Progressive groups new leader grounded in social justice

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Attorney Elissa Barrett was born in very Jewish New York and grew up in not very Jewish Houston. Naturally she developed a taste for Texas barbecue, but she also took something important away from her Lone Star experience.

“It’s still the South,” Barrett said. “It gave me an appreciation of [Jews’] status as immigrants and outsiders that I continue to carry with me. No matter what level of prestige and integration we achieve, I am always aware of our place in America.”


Elissa Barrett

That sensitivity led Barrett to a career in social justice with a distinctly Jewish perspective. Next month she becomes the new executive director of the Progressive Jewish Alliance, after working since 2002 for the pro bono Bet Tzedek Legal Services in Los Angeles.


Barrett, 38, will replace Daniel Sokatch, who last summer became the CEO of the S.F.-based Jewish Community Federation. Like her predecessor at the PJA, Barrett will be based in Los Angeles.

“I’m not the least surprised,” said Sokatch of Barrett’s selection to head the 10-year-old organization. “She is part of the DNA of PJA, and I think it’s an inspired choice.”

The aim of the PJA remains unchanged: to “educate, advocate and organize on issues of peace, equality, diversity and justice, as a progressive voice

in the Jewish community and a Jewish voice in the progressive community,” according to its mission statement.

With a background that includes working for a Palestinian women’s legal aid center in Jerusalem and combating slum housing in Los Angeles, Barrett has a history of melding social justice work with her Jewish identity.

“It’s so a part of who I am. I don’t know how I could have made a different choice,” Barrett said. “I’m one of those 30-somethings that was born out of a Jewish social justice template. I went to the Jewish summer camps, I was active in NFTY [National Federation of Temple Youth], I was in Hillel, I worked on South African divestment from a Jewish perspective. Each step along the way my Judaism has been the lens through which I’ve seen social change.”

Barrett was director of pro bono services at Bet Tzedek, which secures free legal aid for low-income L.A. residents. She also launched another pro bono project, the Holocaust Survivors Justice Network, which links Jewish social service agencies, law firms and corporations to assist Holocaust survivors.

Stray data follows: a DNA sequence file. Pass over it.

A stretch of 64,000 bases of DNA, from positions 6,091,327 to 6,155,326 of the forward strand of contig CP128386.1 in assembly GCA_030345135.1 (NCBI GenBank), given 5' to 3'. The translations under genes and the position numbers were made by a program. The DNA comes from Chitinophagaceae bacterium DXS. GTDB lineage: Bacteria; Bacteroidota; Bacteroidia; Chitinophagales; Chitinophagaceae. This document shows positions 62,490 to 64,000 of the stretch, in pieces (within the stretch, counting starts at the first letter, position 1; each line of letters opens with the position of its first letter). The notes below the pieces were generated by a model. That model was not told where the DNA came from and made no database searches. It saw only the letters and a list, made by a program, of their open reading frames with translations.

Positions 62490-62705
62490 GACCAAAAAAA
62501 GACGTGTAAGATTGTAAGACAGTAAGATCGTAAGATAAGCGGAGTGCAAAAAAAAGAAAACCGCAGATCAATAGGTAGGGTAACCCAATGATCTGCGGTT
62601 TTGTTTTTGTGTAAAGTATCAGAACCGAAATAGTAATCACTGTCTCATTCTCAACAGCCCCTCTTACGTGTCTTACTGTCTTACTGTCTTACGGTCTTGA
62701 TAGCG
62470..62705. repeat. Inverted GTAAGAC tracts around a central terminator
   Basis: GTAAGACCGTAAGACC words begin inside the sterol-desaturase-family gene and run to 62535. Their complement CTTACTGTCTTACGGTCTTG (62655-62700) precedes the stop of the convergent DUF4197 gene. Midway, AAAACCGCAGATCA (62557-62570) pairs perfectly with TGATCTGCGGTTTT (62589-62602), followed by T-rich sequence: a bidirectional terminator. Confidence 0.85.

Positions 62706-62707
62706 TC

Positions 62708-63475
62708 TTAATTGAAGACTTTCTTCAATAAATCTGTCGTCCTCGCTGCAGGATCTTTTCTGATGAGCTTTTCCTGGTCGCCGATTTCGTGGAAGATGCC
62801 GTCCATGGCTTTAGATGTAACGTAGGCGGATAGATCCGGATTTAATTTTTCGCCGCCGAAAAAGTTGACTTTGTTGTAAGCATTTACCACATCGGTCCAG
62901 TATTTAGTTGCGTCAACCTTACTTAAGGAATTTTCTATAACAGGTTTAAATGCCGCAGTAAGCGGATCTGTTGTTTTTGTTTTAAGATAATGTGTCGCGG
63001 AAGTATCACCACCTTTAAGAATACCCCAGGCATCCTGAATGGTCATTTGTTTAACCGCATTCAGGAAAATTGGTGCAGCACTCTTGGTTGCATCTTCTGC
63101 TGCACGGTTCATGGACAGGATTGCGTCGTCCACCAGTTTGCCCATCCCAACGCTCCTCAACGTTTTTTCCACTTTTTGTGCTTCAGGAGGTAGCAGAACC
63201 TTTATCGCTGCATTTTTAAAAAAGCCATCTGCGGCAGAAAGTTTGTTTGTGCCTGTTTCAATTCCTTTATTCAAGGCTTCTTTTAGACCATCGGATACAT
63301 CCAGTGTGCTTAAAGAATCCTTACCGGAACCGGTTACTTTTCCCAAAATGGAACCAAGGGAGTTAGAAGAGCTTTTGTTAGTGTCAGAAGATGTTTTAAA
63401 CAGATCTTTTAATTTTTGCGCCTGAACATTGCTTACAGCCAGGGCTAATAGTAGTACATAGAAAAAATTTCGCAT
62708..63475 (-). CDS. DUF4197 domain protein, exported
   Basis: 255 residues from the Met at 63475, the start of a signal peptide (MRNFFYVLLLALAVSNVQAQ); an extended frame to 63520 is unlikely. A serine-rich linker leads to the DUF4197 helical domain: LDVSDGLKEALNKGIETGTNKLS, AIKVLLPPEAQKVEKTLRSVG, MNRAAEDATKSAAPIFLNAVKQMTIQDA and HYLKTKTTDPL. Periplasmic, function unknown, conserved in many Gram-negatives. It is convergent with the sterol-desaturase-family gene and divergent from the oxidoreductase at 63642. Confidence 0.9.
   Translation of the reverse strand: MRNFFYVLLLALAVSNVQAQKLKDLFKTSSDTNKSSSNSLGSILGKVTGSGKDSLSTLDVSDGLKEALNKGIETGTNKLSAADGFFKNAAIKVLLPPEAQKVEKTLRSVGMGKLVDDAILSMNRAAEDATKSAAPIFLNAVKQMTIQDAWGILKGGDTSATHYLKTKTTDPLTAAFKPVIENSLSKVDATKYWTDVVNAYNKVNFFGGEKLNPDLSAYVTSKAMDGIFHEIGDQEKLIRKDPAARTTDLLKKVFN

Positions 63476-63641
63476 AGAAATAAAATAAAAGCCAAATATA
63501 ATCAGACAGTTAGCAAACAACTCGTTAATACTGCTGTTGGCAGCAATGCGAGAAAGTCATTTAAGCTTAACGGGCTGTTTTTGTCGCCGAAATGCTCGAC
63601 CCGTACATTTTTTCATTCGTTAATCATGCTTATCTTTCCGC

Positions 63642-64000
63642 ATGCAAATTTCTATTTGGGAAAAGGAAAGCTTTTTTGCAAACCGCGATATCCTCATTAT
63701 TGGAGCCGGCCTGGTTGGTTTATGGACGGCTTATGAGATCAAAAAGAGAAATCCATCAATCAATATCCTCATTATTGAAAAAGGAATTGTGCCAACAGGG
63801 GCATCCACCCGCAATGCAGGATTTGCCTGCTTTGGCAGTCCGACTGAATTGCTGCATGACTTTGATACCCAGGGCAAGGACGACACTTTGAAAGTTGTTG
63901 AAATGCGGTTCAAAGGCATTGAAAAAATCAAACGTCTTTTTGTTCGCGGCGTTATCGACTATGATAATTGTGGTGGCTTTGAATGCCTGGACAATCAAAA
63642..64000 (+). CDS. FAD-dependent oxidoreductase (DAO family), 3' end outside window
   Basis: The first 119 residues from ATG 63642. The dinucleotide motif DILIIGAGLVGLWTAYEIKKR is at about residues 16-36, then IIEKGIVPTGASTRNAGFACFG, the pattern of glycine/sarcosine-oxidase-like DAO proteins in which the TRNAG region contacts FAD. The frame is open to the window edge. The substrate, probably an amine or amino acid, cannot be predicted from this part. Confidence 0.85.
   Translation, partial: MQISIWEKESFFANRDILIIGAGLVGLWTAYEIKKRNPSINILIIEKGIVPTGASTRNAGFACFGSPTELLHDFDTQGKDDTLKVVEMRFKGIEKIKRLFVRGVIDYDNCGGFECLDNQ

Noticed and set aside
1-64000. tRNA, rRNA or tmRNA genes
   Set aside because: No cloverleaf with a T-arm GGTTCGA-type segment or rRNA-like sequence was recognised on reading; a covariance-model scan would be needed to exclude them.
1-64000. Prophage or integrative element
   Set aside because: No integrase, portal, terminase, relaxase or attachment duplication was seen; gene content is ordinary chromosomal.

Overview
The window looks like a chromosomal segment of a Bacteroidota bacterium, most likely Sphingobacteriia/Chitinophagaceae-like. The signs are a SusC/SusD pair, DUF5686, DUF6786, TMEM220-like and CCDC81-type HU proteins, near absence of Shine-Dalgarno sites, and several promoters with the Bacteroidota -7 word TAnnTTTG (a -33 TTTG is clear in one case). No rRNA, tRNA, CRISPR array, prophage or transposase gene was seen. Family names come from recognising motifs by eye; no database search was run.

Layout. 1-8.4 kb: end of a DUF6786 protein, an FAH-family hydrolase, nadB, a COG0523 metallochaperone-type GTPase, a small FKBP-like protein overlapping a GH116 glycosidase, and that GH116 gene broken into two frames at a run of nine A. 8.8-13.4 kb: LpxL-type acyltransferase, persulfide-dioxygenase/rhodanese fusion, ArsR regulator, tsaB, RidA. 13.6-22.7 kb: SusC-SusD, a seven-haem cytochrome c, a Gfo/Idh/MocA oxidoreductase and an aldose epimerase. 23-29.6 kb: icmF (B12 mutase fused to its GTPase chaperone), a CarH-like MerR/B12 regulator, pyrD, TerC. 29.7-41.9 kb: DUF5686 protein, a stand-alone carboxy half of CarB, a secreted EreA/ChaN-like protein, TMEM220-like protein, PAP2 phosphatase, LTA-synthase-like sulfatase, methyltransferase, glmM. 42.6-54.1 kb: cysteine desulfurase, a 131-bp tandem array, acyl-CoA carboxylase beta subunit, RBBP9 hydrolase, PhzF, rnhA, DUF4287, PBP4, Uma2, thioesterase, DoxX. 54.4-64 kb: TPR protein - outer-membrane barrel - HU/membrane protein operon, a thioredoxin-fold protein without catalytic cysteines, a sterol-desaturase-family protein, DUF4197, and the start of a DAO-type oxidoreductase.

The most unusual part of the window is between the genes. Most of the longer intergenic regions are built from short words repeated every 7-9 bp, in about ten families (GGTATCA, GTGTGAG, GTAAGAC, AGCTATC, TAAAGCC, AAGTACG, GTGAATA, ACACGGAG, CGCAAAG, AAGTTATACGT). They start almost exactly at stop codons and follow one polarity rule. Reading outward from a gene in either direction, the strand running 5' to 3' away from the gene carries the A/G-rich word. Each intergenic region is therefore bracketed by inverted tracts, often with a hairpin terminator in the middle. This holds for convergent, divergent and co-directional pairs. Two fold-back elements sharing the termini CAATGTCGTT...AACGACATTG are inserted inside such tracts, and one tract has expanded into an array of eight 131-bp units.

A member of the PJA’s board of directors since 2000, Barrett is a lifetime member of the National Council of Jewish Women.

She’s also been active in LGBT issues, in particular fighting against Proposition 8, the 2008 ballot initiative that banned same-sex marriage in California. Barrett married her partner, playwright Zsa Zsa Gershick, once same-sex marriage was made legal by the state Supreme Court earlier last year.

“Opposition to Prop. 8 was a major animating force in our civil rights work in 2008,” she said. “We felt that rather than focusing on the anti-gay hatred and fear that seemed to be motivating the Prop. 8 campaign, we wanted to focus on the humanity of LGBT people and their place in our communities.”

Not surprisingly, Barrett sees the election of President Barack Obama as a sign that the country is moving toward a more progressive future, one that will help her own organization’s agenda.

“The role PJA can play is to say to the Jewish community: How can we be conscious in our consumerism?” Barrett said. “How can we be active as citizens? How can we take the concept of kosher and have it be more than how our food is prepared, but what the conditions of labor are that went into the preparation of that food, or clothing, or car wash, or bank.”

Lest one view Barrett as unduly partisan, she has nice things to say about those on the right. “They have a unified approach and understanding of how to move their values and policies forward. Progressives could learn something from them.”

She intends to apply those lessons as soon as possible to push the PJA’s agenda of helping the poor, the indigent and the underserved.

Another goal is to consolidate the PJA’s growth in California and upgrade the infrastructure. It has regional offices in Los Angeles and the Bay Area, where Rachel Biale will continue to head up the office in El Cerrito.

“It’s such a talented staff and such a creative, highly energized membership,” Barrett said of her PJA team. “We’re only at the beginning of what we can do as an organization.”

Dan Pine

Dan Pine is a contributing editor at J. He was a longtime staff writer at J. and retired as news editor in 2020.